We’ve heard this story a few too many time in the last couple years. When a coach consistently delivers wins and graduation rates, when a coach has developed a group of alumni fully willing and capable of funding the program, when a coach has multiple decades of investment, this is not a failure by the coach. It is a failure by the university athletic administration.

It is a failure of leadership.

How can we, as leaders, avoid looking just as ludicrous? By remembering a couple simple rules for keeping the main thing THE main thing:

1. Define it
What does success look like?
For a college coach it is wins, graduations, and fund raising. For a corporate executive is might be about top line growth, bottom line efficiencies, or people development. For a Pastor it might be nickles, noses, and congregational maturity.

In any case it is important to define success. THAT is where you should be headed. If you don’t know where you’re going you’ll never get there.

2. Defend it
Once you’ve defined success you need to be willing to stick to that course when the road gets rough. That isn’t to say we can’t change to a different target for success mid-stream, but that course change needs to be deeply considered before being made. Too often leaders change course quarterly or yearly in response to some temporary set of circumstances.

If you want to keep the main thing THE main thing you have to be more concerned with where you’re going than you are with how things are going.

3. Deliver it
Once you’ve put a stick in the ground to define direction and success, go after it with gusto! Performance reviews can almost become fully objective, did we deliver or not? The better you’ve defined success, the better you’ve stayed the course and defended that direction the easier it is to measure progress…or the reason progress has been inhibited. Deliver the main thing validates that it ought to BE the main thing.

In the case of these coaching stories the schools in question forgot all of that in favor of smoothing out the waves. The funny thing is, as any sailor knows, if you perfectly smooth out the wind and waves, you wind up becalmed and you never get anywhere.

Where have you seen leaders either fail or succeed at keeping the main thing the main thing in the midst of stormy circumstances?

Personal Note: All the best to Coach Gary Podesta. The lives you’ve changed cannot be measured solely by the number of individual players in the program. It is multiplied a hundred or a thousand fold by the lives we’ve each gone on to touch. Thanks Coach. You kept the main thing the main thing.

The Single Most Important Skill for Any Career

Noooo…it’s not the ability to be Cheesy MC guy.

My son has signed me up to come speak to his marketing class on Friday. Not a big deal, I did it for his older brother a couple years ago.

A couple of the questions include, “What does it take to be successful in your career field? ” and “What can a student start doing now to prepare for this career?”, which got me thinking.

Since I find myself more or less on my third or fourth “career” I think I can say with some level of expertise that there IS a singular skill that has been crucial for success in ALL of them. The ability to communicate. No wait, let me communicate that more concisely.

The one skill that can help propel any career forward is the ability to speak publicly. Whether you have to communicate progress to a superior, impart information to a team of co-workers, or address a crowd of hundreds of customers you’re going to have to have some level of competence as a public speaker.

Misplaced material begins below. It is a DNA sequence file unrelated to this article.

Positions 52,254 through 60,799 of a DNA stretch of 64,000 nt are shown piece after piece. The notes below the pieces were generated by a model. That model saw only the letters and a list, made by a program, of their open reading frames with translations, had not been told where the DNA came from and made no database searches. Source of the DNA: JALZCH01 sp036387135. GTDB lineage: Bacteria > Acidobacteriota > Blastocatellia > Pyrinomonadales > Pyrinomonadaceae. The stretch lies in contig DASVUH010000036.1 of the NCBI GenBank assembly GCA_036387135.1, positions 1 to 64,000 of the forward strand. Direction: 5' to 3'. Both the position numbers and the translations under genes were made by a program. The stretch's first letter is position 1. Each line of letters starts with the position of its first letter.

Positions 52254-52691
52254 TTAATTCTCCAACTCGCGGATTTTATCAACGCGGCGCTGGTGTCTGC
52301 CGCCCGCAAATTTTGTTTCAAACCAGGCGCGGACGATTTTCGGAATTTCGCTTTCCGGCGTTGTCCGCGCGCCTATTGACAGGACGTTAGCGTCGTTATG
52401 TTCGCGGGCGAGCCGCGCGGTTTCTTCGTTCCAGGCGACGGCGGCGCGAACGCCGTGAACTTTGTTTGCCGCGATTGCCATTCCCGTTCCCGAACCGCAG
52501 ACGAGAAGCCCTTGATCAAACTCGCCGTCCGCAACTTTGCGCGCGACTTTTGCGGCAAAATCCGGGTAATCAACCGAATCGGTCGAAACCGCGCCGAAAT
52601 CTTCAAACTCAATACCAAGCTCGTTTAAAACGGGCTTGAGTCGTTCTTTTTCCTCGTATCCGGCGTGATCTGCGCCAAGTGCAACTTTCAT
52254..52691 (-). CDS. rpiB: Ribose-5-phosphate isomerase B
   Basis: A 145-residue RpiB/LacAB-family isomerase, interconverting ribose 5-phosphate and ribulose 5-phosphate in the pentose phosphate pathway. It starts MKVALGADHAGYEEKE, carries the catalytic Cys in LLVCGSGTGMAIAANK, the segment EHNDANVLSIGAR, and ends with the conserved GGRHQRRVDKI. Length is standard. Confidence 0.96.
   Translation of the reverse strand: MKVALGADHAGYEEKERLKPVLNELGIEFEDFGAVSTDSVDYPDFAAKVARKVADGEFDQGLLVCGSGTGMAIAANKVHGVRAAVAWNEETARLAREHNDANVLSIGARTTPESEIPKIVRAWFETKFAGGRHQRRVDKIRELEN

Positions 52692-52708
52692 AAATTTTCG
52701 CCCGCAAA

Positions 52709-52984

Why is it then that “public speaking” consistently ranks in the top 10 things people fear most? We speak in public all the time! Those who only speak in private are typically diagnosed as being crazy in some way shape or form…or they own lots of cats.

There are LOTS of ways to answer that question but rather than taking that on allow me to provide three reminders that can help anyone either being to conquer their fear or just become a better speaker.

1. It isn’t about you.
Even when you’re telling someone about you you’re providing that information for a reason. Job interview? Not about you. It’s about them trying to find the right person. Selling a product? Not about you. It’s about them trying to solve a problem or meet a need. Speaking to a marketing class about your career? Not about you. It’s about helping them make choices about their future.

When you think about it in this way the pressure is off of you and on the information. When you realize it is about helping the audience get the information they need you can focus on the information and not worry about what they think of YOU.

2. Honesty IS the best policy.
If you’re being asked to present information to an audience there is an underlying assumption that you: a)know what you’re talking about and b) know more about it than the audience does.

If either of those statements is false admit it up front. You’ll either be let off the hook OR you’ll be given more information that may help shed light on the fact that you do INDEED know what you’re talking about.

In either case faking it is a bad idea.

3. Public speaking is a skill.
And like any other skill it needs to be practiced and polished. Even the most artful public communicators don’t just hop up and wing it every time. Even guys that seem to make it ALL up as they go, aka Robin Williams, have bits they practice and rehearse that keep them grounded in their skills.

Don’t think the way to overcome fear of public speaking, or to become a better communicator, is to merely avoid it or to get psyched up for it with a lot of coffee when forced into having to speak. Investing time in training and practice will pay off throughout every stage of your career, no matter what field.

Some of today’s headline politicians were rocketed into the limelight on the strength of a single speech. No matter which side of the political fence you’re on, even if you tend to straddle it, you can’t deny the power of being a good public communicator.

If you want to start honing your craft I CAN recommend an excellent opportunity coming up in October. Check out the SCORRE Conference.